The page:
Four Distinct Challenges to Leading Change


There are four distinct challenges to leading change. On paper, change leadership sounds inspiring:

  • Leading from the head and the heart.
  • Empowering individuals and teams to lead from their strengths.
  • Running a company so efficiently that it can change with finesse and ease on a dime.

But business doesn’t live on paper. Business lives in real life, affected by real people, actual markets, and jarring unknowns. Leading change has four significant challenges to overcome: speed of change, managing vs. leading, complacency, and false urgency. I’ll examine each challenge in more depth. This overview will give insight into how each of these challenges threatens success. Anything worthwhile has been tested and refined with fire, and change leadership is no exception.

1. Speed of Change

The world runs at a fast rate of change. Globalization connects the world digitally. As a result, communicating and doing business with previously untapped parts of the world is now a reality.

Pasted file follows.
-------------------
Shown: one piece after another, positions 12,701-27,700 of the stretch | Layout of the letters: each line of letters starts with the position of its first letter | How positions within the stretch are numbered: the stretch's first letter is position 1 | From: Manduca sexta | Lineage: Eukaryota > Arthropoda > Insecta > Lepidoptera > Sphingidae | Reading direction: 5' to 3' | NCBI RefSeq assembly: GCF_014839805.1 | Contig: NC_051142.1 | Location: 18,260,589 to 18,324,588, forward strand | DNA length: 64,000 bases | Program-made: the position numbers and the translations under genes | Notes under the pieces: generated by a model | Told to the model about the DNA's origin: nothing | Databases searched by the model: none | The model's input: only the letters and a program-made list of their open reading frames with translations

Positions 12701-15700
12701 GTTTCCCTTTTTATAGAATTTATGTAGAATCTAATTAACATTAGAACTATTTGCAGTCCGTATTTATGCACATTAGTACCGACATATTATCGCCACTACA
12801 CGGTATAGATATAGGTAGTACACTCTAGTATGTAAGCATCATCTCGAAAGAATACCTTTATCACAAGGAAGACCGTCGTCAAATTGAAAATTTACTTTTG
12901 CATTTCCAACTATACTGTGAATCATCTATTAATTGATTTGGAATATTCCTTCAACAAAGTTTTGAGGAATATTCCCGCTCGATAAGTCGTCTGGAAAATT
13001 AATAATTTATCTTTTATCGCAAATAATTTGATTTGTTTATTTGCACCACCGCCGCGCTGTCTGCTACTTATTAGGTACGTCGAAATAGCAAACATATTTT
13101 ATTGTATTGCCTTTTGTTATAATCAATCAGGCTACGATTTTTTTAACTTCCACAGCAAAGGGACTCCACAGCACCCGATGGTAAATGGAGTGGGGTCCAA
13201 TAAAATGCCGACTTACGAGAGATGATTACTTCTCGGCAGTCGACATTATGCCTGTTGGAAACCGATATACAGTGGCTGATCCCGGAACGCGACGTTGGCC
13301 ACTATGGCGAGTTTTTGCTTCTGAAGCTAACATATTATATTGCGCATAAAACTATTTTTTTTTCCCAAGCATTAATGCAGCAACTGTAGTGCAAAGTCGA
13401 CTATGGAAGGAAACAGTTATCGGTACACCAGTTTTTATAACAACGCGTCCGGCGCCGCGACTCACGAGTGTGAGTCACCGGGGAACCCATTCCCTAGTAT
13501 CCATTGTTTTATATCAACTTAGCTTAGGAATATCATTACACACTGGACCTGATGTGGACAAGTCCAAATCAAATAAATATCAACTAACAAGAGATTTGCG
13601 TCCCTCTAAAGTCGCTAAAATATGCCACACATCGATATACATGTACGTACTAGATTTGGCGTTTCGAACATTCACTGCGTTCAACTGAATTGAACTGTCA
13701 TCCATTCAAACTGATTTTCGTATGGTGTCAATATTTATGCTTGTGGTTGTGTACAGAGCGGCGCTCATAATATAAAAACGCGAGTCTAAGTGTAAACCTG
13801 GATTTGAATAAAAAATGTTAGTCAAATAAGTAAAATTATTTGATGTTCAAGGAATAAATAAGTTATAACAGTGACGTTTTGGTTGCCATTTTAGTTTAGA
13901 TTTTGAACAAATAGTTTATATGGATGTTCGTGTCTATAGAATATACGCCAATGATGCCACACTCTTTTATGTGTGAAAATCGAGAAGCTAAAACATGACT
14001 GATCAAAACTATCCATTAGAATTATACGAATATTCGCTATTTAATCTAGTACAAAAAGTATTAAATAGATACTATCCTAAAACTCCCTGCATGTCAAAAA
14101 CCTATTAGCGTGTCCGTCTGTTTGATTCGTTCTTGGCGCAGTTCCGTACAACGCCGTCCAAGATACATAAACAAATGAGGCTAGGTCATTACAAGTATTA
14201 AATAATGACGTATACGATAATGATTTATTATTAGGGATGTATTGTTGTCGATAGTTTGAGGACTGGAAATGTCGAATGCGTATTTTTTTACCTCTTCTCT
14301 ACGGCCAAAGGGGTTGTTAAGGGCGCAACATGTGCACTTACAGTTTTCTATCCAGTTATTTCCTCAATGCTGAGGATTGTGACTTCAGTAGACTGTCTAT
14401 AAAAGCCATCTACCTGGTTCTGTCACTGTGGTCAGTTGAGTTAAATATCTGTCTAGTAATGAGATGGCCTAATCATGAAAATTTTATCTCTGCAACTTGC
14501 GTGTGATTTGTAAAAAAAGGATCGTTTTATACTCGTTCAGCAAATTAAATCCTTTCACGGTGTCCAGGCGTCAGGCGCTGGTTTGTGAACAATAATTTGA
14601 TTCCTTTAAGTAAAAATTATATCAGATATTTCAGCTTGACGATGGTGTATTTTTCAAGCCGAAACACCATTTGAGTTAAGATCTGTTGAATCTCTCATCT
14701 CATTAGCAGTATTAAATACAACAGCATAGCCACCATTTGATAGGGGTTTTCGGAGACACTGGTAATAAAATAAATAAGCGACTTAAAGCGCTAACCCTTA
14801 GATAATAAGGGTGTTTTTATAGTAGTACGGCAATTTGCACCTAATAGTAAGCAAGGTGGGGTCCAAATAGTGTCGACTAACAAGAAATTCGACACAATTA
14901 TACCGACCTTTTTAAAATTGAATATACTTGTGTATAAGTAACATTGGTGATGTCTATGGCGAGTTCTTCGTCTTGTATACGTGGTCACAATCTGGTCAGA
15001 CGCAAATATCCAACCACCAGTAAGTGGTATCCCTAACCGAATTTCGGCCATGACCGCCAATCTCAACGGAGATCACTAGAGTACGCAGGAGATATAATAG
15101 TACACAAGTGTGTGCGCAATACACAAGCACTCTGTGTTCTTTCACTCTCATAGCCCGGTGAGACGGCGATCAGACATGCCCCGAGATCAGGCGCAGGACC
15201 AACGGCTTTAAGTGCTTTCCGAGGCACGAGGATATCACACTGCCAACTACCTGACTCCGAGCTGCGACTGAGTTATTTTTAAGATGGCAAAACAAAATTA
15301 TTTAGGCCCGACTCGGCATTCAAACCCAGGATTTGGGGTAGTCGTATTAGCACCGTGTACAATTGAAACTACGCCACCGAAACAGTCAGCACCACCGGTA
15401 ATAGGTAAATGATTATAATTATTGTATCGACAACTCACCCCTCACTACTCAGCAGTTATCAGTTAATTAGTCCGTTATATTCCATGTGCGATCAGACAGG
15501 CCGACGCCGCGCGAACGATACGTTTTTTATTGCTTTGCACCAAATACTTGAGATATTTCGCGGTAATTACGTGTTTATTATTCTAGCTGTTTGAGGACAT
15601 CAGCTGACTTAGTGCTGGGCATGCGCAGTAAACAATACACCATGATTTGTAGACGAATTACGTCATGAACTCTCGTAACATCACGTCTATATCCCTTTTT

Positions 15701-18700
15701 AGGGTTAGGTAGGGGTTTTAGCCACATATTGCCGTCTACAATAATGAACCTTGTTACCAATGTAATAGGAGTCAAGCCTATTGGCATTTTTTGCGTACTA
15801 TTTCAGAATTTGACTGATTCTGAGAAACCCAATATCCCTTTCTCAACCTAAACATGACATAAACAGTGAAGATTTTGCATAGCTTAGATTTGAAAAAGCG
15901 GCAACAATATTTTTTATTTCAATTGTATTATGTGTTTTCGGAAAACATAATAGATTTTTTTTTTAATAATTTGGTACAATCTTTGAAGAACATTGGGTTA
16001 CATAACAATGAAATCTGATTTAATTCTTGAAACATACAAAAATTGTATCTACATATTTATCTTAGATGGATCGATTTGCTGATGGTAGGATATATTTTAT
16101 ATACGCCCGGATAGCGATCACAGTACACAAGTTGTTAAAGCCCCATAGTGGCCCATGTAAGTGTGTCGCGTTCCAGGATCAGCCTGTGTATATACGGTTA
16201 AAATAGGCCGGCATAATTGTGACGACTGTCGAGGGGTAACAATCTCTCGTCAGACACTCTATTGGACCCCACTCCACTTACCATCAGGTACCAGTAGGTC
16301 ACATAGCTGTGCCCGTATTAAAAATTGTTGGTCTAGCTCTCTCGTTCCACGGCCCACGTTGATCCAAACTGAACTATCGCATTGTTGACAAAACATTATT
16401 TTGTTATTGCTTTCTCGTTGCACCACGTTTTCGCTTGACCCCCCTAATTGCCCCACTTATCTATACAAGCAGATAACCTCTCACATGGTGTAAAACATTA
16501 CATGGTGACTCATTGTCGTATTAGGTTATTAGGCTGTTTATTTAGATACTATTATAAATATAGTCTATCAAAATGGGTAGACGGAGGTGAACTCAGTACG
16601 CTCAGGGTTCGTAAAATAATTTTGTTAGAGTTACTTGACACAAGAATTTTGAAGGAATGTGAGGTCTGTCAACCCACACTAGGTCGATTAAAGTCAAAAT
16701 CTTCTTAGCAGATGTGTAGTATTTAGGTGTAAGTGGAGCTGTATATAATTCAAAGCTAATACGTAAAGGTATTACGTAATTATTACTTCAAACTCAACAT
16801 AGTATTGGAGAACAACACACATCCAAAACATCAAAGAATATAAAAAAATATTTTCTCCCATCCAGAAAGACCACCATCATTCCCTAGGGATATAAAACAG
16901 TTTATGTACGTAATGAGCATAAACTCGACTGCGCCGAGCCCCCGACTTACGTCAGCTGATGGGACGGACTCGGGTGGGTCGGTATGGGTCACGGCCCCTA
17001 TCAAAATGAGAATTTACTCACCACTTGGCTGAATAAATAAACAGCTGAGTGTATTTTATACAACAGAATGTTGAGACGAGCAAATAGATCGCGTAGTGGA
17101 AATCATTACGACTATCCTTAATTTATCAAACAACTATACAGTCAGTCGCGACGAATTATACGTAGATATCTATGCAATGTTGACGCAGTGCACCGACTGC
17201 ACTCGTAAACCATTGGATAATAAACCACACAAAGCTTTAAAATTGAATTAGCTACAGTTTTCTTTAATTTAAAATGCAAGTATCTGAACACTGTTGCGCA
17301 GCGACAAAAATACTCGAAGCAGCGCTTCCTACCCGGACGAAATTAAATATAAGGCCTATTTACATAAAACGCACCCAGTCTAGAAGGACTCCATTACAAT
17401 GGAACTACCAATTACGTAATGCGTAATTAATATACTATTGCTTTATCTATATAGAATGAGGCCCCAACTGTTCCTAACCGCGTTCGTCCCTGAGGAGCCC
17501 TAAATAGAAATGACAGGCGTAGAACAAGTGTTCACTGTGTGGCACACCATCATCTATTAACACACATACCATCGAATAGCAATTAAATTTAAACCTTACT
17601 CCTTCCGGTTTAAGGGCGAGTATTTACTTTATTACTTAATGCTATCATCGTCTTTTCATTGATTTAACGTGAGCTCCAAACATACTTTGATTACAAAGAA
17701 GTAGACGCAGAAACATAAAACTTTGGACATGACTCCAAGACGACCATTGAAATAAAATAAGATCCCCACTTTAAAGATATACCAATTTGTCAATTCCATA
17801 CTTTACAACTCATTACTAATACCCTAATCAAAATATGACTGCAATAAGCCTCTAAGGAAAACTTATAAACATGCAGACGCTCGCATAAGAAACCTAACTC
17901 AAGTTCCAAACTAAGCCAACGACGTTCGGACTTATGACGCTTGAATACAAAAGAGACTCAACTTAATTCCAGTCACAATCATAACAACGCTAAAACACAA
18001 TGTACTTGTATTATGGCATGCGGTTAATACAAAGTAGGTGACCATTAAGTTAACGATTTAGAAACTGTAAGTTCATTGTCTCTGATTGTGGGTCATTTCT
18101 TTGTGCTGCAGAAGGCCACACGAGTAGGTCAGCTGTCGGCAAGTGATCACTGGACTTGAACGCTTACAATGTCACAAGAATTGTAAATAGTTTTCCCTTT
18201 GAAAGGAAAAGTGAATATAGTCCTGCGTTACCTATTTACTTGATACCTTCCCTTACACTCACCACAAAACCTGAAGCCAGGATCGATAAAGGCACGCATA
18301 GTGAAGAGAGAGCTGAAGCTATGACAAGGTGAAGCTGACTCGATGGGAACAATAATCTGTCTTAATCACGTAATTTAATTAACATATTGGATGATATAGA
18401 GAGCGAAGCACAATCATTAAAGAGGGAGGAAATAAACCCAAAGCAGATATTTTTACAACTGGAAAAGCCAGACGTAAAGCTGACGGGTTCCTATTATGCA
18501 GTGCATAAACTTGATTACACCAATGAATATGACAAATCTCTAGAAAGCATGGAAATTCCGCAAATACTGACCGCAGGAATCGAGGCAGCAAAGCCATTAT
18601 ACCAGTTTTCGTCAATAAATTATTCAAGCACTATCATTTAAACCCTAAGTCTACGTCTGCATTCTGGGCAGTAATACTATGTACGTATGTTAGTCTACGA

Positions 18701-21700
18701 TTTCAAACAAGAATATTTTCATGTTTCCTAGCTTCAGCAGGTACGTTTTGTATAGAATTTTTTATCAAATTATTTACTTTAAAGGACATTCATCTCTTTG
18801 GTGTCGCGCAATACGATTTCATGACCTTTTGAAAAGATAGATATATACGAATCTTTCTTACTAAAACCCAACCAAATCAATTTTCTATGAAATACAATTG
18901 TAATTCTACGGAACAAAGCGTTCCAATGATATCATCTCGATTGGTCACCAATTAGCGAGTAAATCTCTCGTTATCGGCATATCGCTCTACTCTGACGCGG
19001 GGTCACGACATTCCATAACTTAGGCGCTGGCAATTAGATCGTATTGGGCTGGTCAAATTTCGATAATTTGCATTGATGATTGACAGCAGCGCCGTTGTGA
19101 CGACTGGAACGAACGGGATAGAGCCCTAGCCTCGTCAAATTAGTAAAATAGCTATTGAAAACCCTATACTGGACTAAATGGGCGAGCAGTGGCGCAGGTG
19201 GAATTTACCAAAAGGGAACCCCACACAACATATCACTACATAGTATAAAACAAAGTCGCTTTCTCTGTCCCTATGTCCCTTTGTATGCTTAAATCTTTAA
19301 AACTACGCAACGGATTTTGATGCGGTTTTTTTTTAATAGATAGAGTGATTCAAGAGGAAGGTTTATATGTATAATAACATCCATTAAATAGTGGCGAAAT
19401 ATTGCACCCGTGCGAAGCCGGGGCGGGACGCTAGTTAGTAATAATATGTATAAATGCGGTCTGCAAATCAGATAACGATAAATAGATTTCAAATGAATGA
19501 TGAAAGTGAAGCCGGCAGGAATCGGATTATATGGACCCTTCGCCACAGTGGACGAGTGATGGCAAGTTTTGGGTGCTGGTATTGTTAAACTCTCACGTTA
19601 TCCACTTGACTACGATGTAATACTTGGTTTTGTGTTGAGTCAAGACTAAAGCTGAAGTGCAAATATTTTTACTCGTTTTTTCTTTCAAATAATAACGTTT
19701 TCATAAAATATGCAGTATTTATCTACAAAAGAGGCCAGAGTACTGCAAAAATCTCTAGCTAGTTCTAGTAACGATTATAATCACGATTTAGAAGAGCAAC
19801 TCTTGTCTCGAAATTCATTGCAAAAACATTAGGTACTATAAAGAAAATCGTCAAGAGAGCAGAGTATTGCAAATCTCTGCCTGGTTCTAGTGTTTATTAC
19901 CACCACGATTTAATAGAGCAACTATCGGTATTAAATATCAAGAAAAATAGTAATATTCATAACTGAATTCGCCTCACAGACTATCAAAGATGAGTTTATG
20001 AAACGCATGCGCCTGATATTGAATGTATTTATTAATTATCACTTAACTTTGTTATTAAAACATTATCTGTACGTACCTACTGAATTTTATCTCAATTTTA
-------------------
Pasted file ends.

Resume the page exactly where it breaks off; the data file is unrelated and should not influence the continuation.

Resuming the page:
Technology rapidly develops, improves, and gets faster. What used to be considered a fast pace is now the slowest. For example, a computer big enough to fill an entire room is now a microchip the size of a fingertip.

Competition is the fuel fanning the fire, driving globalization and technological development.

The world is continuously changing. What used to be episodic change—one event at a time, “infrequent, discontinuous, and intentional”—is now continuous. Thus, change is ongoing, rapidly developing, and constant.

Businesses that operate as they did 40 years are becoming obsolete. Attacking change back then would be structured and run by a committee or consulting team tasked with “defeating the change.” The purpose? To get back to normal. This model is outdated. Changing to keep up is vital to survival.

Change and the rate of speed that it comes will challenge your company. It will challenge the leadership structure and the ability to execute strategy. However, getting ahead, anticipating change, and quickly adjusting to change means leadership quality has overcome the first challenge.

2. Managing vs. Leading